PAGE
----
# if you are using another shell like zsh replace '.bashrc' with the relevant config file
echo 'export LD_LIBRARY_PATH=${LD_LIBRARY_PATH}:'NYX_BINARIES >> ~/.bashrc
echo 'export PATH=$PATH:'${NYX_BINARIES} >> ~/.bashrc
source ~/.bashrc

Test everything worked:

nymd

This should return the regular help text.

Initialising your validator​

Prerequisites:

  • FQDN Domain name
  • IPv4 and IPv6 connectivity

Choose a name for your validator and use it in place of yourname in the following command:

nymd init YOUR_NAME --chain-id=nym-sandbox
caution

init generates priv_validator_key.json and node_key.json.

If you have already set up a validator on a previous testnet, make sure to back up the key located at ~/.nymd/config/priv_validator_key.json.

If you don't save the validator key, then it can't sign blocks and will be jailed all the time, and there is no way to deterministically (re)generate this key.

At this point, you have a new validator, with its own genesis file located at $HOME/.nymd/config/genesis.json. You will need to replace the contents of that file that with the Sandbox Testnet genesis file. You can use the following command to download the one for the Sandbox testnet:
wget  -O $HOME/.nymd/config/genesis.json https://nymtech.net/testnets/sandbox/genesis.json

config.toml configuration​

Add the Nym validator as a persistent peer so that your validator can start pulling blocks from the rest of the network, by editing the following config options in $HOME/.nymd/config/config.toml to match the information below:
cors_allowed_origins = ["*"]
persistent_peers = "d24ee58d85a65d34ad5adfc3302c3614b36e8b14@sandbox-validator.nymtech.net:26656"
create_empty_blocks = false
laddr = "tcp://0.0.0.0:26656"

These affect the following:

  • cors_allowed_origins = ["*"] allows the wallet to make HTTPS requests to your validator.
  • persistent_peers = "<PEER_ADDRESS>@<DOMAIN>.nymtech.net:26656" allows your validator to start pulling blocks from other validators
  • create_empty_blocks = false will save space
  • laddr = "tcp://0.0.0.0:26656" is in your p2p configuration options

Optionally, if you want to enable Prometheus metrics then the following must also match in the config.toml:

  • prometheus = true
  • prometheus_listen_addr = ":26660"
tip

Remember to enable metrics in the 'Configuring Prometheus metrics' section below as well.

And if you wish to add a human-readable moniker to your node:

  • moniker = "yourname"

Finally, if you plan on using Cockpit on your server, change the grpc port from 9090 as this is the port used by Cockpit.

app.toml configuration​

In the file $HOME/.${NYM_APP_NAME}/config/app.toml, set the following values:

minimum-gas-prices = "0.025unymt"
enable = true` in the `[api]` section to get the API server running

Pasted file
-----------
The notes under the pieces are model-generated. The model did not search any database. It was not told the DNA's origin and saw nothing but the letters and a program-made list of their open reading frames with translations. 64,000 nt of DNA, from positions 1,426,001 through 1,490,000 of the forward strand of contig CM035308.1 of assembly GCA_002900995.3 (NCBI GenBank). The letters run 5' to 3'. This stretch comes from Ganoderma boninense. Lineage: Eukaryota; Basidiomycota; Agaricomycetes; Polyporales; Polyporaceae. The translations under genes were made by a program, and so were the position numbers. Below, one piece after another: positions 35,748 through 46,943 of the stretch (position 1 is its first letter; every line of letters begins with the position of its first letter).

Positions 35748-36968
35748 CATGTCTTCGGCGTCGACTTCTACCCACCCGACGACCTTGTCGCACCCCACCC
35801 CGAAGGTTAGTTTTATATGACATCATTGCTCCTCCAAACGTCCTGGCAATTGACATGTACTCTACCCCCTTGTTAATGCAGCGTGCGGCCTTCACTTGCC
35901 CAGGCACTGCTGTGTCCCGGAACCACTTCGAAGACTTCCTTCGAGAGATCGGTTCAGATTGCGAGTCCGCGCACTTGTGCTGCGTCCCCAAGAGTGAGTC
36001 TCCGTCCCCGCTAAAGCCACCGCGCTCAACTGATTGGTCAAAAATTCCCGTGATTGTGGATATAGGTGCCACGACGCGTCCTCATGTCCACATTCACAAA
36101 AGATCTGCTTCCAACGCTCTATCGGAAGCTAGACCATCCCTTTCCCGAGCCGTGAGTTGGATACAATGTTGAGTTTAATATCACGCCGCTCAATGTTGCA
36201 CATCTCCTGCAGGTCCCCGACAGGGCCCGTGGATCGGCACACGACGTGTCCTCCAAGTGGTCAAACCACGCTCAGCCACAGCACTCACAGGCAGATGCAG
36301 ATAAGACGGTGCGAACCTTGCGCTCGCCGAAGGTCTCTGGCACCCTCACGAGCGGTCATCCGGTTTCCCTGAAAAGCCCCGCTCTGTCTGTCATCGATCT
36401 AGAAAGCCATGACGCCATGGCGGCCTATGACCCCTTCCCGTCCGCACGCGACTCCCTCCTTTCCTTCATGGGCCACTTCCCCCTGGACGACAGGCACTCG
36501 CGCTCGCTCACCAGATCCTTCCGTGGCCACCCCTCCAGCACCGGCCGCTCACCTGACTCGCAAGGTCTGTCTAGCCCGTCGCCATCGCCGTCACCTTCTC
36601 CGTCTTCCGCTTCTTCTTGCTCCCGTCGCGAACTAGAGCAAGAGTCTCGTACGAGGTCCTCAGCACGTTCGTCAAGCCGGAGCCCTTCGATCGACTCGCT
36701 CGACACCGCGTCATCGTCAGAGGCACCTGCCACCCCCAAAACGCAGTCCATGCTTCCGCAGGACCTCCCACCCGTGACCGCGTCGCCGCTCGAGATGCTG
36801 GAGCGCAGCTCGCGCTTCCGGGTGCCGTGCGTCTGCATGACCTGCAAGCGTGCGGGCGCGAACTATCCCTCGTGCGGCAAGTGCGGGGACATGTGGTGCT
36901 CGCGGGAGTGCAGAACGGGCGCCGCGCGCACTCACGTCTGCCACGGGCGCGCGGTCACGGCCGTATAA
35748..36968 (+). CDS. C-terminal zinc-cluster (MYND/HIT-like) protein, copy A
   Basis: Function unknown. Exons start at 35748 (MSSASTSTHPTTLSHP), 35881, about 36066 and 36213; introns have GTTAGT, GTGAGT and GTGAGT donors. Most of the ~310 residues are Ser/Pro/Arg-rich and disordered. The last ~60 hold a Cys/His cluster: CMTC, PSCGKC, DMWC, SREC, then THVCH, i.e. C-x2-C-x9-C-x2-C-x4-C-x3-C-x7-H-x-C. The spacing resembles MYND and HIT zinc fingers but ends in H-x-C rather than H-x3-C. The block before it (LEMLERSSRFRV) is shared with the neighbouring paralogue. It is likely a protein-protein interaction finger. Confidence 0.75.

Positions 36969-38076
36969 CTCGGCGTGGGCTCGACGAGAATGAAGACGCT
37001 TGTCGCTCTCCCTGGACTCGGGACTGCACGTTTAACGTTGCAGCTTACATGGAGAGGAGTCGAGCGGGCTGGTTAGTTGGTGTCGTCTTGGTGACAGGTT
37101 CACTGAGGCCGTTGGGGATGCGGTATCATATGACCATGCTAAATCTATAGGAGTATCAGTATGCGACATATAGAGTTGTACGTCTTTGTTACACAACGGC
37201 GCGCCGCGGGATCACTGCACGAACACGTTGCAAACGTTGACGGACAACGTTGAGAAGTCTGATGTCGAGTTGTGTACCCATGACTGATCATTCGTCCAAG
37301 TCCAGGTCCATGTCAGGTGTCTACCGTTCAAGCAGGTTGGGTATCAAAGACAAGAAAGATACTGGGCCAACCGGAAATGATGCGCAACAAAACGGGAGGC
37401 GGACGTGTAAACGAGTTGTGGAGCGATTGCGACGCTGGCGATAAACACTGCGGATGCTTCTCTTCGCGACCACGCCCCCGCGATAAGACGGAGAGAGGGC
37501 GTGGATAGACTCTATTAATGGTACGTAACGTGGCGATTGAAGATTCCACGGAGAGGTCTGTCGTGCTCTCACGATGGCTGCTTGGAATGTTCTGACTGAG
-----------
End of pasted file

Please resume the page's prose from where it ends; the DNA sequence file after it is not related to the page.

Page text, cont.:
Setting up your validator's admin user​

You'll need an admin account to be in charge of your validator. Set that up with:

nymd keys add nymd-admin

This will add keys for your administrator account to your system's keychain and log your name, address, public key, and mnemonic. As the instructions say, remember to write down your mnemonic.

You can get the admin account's address with:

nymd keys show nymd-admin -a

Type in your keychain password, not the mnemonic, when asked.

Starting your validator​

Everything should now be ready to go. You've got the validator set up, all changes made in config.toml and app.toml, the Nym genesis file copied into place (replacing the initial auto-generated one). Now let's validate the whole setup:

nymd validate-genesis

If this check passes, you should receive the following output:

File at /path/to/genesis.json is a valid genesis file

If this test did not pass, check that you have replaced the contents of /path/to/.nymd/config/genesis.json with that of the correct genesis file.

Before starting the validator, we will need to open the firewall ports:

# if ufw is not already installed:
sudo apt install ufw
sudo ufw enable
sudo ufw allow 1317,26656,26660,22,80,443/tcp
# to check everything worked
sudo ufw status

Ports 22, 80, and 443 are for ssh, http, and https connections respectively. The rest of the ports are documented here.

For more information about your validator's port configuration, check the validator port reference table below.

If you are planning to use Cockpit on your validator server then you will have defined a different grpc port in your config.toml above: remember to open this port as well.

Start the validator:

nymd start

Once your validator starts, it will start requesting blocks from other validators. This may take several hours. Once it's up to date, you can issue a request to join the validator set with the command below.

If you are having trouble upgrading your validator binary, try replacing (or re-compile) the libwasmvm.so file and replace it on your validator server.